Sankaran Discusses U.S. Policy Options in Addressing Chinese and North Korean Missile Accumulation
Aug 23, 2021 | Asia Policy Program
In a recent policy op-ed titled “Countering China and North Korea’s mad dash for missiles,” Jaganath Sankaran, Assistant Professor of Public Affairs and Strauss Center Distinguished Scholar, discusses the U.S.’s policy options in responding to China and North Korea’s accumulation of ballistic missiles. The U.S. may “respond in kind” by deploying missiles in the region; it may expand missile defense systems in the region, or it may pursue arms control mechanisms. In evaluating these policy options, Professor Sankaran notes that understanding China and North Korea’s motivations behind their missile pursuits will help policymakers weigh the pros and cons of each option.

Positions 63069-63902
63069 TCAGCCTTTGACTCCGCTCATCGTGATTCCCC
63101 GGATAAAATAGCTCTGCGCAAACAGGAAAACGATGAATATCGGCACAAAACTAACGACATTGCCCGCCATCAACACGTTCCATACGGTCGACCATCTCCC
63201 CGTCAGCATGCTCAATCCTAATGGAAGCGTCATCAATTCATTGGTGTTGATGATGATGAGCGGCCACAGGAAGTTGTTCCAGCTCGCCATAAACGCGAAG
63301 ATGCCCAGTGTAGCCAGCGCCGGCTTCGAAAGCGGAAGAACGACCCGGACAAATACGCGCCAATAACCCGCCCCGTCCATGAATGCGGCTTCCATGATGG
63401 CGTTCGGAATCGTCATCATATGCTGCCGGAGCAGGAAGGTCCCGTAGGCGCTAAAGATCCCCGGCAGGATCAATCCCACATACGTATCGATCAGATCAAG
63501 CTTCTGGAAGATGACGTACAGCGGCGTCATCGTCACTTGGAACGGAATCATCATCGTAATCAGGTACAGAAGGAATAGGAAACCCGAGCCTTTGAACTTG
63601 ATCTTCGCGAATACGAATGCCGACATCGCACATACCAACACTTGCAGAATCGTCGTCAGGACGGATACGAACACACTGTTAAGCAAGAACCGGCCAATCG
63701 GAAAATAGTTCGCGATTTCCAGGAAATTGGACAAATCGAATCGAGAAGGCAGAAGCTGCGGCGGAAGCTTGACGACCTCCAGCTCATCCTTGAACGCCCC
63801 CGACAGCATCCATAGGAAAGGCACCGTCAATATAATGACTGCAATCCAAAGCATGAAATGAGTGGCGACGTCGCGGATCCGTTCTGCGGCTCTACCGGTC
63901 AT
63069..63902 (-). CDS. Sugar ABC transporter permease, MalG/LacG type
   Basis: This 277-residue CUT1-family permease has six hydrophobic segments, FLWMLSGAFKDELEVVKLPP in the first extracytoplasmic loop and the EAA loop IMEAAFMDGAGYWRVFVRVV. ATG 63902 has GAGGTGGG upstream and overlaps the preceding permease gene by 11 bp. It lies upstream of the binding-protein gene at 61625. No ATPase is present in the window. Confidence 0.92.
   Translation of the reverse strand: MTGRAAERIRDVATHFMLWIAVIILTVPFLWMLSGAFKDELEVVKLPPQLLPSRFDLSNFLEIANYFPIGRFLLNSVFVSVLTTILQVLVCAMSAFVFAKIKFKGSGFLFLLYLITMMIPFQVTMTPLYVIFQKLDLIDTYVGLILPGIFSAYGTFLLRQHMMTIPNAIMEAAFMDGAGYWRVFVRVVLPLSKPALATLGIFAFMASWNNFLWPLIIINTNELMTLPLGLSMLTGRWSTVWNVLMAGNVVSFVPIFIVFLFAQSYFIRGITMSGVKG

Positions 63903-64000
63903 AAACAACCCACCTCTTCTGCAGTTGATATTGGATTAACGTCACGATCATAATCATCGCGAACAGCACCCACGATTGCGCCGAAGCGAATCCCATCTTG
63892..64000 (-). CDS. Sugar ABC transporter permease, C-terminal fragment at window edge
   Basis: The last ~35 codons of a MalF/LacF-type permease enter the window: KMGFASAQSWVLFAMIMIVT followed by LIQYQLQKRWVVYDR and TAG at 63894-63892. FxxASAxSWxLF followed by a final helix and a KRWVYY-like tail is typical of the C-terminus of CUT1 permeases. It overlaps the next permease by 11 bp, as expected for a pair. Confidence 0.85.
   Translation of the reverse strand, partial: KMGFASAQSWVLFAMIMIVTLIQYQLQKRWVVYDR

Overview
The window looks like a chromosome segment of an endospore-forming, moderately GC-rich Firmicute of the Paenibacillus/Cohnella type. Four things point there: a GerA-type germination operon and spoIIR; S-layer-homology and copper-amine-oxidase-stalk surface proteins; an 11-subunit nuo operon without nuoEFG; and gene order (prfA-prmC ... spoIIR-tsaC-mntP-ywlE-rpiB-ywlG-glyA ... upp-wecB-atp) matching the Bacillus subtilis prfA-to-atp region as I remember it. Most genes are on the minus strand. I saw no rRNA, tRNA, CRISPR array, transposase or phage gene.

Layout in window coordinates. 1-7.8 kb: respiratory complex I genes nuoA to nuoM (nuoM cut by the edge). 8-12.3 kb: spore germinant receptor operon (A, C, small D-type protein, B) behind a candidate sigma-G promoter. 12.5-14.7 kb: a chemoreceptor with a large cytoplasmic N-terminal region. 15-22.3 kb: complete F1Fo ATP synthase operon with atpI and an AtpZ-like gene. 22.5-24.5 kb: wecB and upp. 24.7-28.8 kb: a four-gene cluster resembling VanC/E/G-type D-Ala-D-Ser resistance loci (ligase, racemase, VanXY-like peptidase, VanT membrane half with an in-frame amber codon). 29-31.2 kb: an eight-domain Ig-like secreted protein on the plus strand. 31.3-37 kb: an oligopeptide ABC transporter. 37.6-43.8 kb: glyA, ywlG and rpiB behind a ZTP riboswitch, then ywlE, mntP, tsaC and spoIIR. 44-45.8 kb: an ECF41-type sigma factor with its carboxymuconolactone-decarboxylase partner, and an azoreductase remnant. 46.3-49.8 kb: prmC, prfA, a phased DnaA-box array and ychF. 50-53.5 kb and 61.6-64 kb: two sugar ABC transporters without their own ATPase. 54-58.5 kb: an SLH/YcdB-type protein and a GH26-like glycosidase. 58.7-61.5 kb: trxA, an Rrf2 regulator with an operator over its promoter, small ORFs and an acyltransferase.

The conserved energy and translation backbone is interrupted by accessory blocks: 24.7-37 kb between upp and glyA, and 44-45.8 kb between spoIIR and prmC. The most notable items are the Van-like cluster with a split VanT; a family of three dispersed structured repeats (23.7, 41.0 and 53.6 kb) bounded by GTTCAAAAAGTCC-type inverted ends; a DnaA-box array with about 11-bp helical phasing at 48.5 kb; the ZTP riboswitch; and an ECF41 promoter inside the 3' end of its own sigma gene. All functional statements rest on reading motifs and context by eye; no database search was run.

On the North Korean side, Professor Sankaran identifies missiles as “instruments of coercion and leverage” which North Korea can use in various geopolitical pursuits. For example, North Korea hopes to use the threat of missile bombardment to “unravel Japanese support for a US-led military campaign.” Turning to China, Professor Sankaran discusses Chinese military doctrine documents which indicate an intent to launch a “missile campaign designed to degrade US and allied air defense operations, followed by an air campaign that uses cheaper precision-guided munitions to exact significant operational damage to US and allied operations.” Professor Sankaran underscored that these capabilities “may not be easily achieved.” Read the full op-ed here.